Cover Image: Potiphar's Wife

Potiphar's Wife

Pub Date:   |   Archive Date:

Member Reviews

Step back into ancient Egypt and the palace of a mighty pharaoh in this beautifully crafted, meticulously researched historical novel where the writing is as elaborate as Potiphar’s apparel and the story is as exquisite as his bride’s finest crystal vase.

Before she’s Potiphar’s wife, Zuleika “Zully” is the daughter of a king and the wife of a prince. A Princess of Zakros, she rules the isle of Crete alongside her mother in the absence of their seafaring husbands. But when tragedy nearly destroys Crete, Zuleika finds herself en route to Egypt, sacrificing her future to save her Minoan people.

Zuleika’s father believes marrying his daughter to Pharoah will secure a substantial bride price, enough to save Crete and enable the isle to rebuild from a natural disaster.. But Pharaoh refuses. Instead, he gives Zuleika to Potiphar, the captain of his bodyguards. Potiphar is a crusty bachelor twice her age. He'd rather have a new horse than a Minoan wife.  (Scene stealer: Pushpa, Potiphar’s “omi” with a heart of gold.)

Abandoned by her father, rejected by Pharaoh, and humiliated by Potiphar’s frosty detachment, Zuleika yearns for the homeland she loves. In the political hotbed of Egypt’s foreign dynasty, her obsession to return to Crete spirals into deception. Enter Joseph. Everything goes sideways from there, except for Elohim….

There’s also plenty of palace intrigue. Duplicity and deceit. Greed and corruption stalk every step. Betrayal, distrust, and double-crosses slither around every corner. And trust is an illusion. Or is it?

Marinated in mercy, grace and forgiveness, Potiphar’s Wife is a rich and wonderful faith-flavored read, offering a fresh and fascinating take on an old story.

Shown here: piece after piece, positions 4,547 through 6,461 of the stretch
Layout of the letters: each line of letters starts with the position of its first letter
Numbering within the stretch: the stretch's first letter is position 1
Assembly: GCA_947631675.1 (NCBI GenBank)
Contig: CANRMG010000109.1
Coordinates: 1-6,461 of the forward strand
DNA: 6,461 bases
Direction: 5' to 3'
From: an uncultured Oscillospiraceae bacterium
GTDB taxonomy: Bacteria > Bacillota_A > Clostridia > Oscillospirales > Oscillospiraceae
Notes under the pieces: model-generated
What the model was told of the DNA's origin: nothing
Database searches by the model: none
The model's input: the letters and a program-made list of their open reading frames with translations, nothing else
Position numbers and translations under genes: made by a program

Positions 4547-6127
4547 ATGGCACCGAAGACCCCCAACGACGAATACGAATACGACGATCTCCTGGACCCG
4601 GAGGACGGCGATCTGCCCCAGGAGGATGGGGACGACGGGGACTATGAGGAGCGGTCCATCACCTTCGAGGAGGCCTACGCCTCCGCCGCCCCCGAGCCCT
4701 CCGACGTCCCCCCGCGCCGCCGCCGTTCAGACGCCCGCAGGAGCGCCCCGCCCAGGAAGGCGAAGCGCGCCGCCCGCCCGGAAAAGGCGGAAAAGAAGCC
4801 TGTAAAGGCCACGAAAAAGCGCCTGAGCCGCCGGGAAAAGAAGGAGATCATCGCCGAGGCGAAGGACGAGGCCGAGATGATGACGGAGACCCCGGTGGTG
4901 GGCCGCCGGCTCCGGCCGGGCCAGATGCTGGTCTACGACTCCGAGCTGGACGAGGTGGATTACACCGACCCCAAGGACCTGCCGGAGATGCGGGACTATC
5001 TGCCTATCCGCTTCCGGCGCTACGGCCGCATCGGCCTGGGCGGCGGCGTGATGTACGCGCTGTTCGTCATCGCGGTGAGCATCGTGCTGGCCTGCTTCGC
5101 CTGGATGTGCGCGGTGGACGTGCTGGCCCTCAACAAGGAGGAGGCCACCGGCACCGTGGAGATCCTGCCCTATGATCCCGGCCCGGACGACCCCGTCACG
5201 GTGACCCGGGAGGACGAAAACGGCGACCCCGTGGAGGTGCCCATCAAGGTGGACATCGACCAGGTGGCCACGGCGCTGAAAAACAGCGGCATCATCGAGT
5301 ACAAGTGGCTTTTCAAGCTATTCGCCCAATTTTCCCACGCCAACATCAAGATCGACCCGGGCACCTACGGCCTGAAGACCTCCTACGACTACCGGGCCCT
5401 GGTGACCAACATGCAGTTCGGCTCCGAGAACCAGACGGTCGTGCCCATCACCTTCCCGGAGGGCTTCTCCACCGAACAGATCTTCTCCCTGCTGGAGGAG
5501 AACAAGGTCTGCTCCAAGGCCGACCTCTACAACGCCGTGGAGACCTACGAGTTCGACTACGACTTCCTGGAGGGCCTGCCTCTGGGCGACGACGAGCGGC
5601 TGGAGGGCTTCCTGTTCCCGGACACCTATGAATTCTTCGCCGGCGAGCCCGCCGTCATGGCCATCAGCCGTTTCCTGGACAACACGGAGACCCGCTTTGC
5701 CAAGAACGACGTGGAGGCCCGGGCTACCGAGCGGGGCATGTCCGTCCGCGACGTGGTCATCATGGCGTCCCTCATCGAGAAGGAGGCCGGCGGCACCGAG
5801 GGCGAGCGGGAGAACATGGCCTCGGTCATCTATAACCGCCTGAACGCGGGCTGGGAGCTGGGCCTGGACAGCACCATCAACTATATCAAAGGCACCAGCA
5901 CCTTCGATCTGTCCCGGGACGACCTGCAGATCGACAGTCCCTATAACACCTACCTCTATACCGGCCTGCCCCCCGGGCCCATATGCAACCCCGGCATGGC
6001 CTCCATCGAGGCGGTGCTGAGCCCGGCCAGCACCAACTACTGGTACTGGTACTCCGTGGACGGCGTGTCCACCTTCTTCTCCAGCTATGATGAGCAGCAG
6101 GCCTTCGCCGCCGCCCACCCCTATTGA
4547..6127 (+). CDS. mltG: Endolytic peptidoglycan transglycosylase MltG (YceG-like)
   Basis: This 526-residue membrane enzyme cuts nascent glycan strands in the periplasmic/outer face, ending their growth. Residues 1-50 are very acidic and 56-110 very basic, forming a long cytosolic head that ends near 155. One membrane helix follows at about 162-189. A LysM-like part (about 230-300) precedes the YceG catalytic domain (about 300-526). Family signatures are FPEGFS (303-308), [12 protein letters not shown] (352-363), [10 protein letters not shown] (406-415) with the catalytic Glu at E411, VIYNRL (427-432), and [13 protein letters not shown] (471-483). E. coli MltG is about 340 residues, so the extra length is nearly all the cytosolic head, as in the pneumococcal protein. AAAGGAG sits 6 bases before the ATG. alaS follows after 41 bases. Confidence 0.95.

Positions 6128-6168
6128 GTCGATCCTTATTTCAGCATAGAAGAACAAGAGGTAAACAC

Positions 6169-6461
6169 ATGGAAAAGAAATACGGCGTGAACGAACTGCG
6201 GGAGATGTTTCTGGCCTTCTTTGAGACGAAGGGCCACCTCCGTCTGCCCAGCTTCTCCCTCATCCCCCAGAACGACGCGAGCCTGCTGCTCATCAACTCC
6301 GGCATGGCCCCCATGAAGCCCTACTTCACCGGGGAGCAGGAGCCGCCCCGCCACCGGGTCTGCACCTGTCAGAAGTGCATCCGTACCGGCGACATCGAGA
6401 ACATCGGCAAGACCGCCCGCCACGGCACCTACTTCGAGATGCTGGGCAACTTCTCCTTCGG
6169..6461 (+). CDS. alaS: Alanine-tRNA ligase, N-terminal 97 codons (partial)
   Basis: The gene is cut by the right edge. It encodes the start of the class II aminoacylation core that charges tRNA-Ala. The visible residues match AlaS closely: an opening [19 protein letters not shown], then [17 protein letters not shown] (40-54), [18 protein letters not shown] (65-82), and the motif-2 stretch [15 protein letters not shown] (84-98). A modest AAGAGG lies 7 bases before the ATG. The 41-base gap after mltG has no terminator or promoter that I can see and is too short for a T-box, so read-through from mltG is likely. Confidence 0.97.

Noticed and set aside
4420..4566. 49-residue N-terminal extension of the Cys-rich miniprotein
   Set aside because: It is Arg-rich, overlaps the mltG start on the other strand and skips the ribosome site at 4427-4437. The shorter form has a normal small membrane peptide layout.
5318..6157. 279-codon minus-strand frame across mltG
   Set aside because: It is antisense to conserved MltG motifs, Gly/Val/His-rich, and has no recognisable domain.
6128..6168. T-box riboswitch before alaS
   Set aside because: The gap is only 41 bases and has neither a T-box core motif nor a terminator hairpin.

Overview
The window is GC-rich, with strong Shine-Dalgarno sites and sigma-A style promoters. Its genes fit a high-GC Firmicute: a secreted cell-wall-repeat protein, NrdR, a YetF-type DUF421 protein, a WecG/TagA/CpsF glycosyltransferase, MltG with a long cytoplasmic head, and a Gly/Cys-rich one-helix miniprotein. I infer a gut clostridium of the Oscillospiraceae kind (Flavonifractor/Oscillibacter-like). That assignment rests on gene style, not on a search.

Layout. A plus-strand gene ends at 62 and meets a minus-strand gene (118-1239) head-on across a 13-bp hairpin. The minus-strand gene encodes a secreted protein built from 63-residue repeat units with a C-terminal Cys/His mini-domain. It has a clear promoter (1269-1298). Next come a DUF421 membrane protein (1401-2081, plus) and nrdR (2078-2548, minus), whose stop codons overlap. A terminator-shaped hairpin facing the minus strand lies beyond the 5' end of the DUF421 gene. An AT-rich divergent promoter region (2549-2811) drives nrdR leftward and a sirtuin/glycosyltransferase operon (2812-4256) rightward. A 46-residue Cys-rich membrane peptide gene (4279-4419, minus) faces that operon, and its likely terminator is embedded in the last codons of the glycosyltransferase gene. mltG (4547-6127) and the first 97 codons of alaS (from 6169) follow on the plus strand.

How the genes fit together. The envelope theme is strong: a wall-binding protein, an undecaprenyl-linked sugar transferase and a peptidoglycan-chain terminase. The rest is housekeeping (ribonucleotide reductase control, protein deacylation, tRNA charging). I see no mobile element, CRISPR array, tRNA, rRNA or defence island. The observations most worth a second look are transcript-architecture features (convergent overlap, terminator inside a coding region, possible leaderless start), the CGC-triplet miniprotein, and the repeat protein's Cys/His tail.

Was this review helpful?
Potiphar's Wife 
by Mesu Andrews
Pub Date: May 24, 2022
Waterbrook Press
Thanks to the author, publisher, and Netgalley for the ARC of this book.  Many of the readers at our library are conservative and enjoy Bible Fiction. 
This is a great book!  I found myself drawn into it and couldn't put it down.  
I will recommend this book to readers who enjoy biblical fiction. 
4 stars
Was this review helpful?
I was captivated by this book! It is a wonderful Biblical fiction novel. The author has done exceptional research and it shows. This book is well planned and well written. 

The characters are realistic, and I became invested in their lives. It was an emotional read, and I felt sorry for Zully and Ahira at times. I learned a lot about the culture and people of the time that Joseph lived. It was very inspiring, too. 

I definitely recommend this to all readers of Biblical Fiction. It grabbed my interest immediately and kept me turning pages until the end. I gladly give it a 5 star rating. A copy was provided by Net Galley but these are my honest words.
Was this review helpful?
Mesu Andrews writes amazing biblical fiction so I was excited to read Potiphar’s Wife. This book gives much needed insight into a story we usually hear very little about. We know the biblical account of the story of Joseph, and we know that Potiphar’s wife is mentioned - she is the reason Joseph ends up in prison after faithfully serving as Potiphar’s head of household. I really enjoyed Mesu’s account of the life of Potiphar’s wife and what could have happened. She does a wonderful job painting a picture of what Potiphar’s wife’s background could have been and some of the life events that may have influenced her decisions and behavior. Reading this book made her human to me. Oftentimes, we read those biblical stories and never really think about the background of some of the minor characters - we don’t give much thought to their motives or their history which informs why they made some of the choices they make. That is one of the qualities I truly enjoy when reading Mesu’s biblical fiction. You can tell she has done extensive research which brings a fresh outlook to the lives of the people involved. I appreciate this story from the perspective of Potiphar’s wife and the reminder that we are all flawed humans in need of grace and redemption.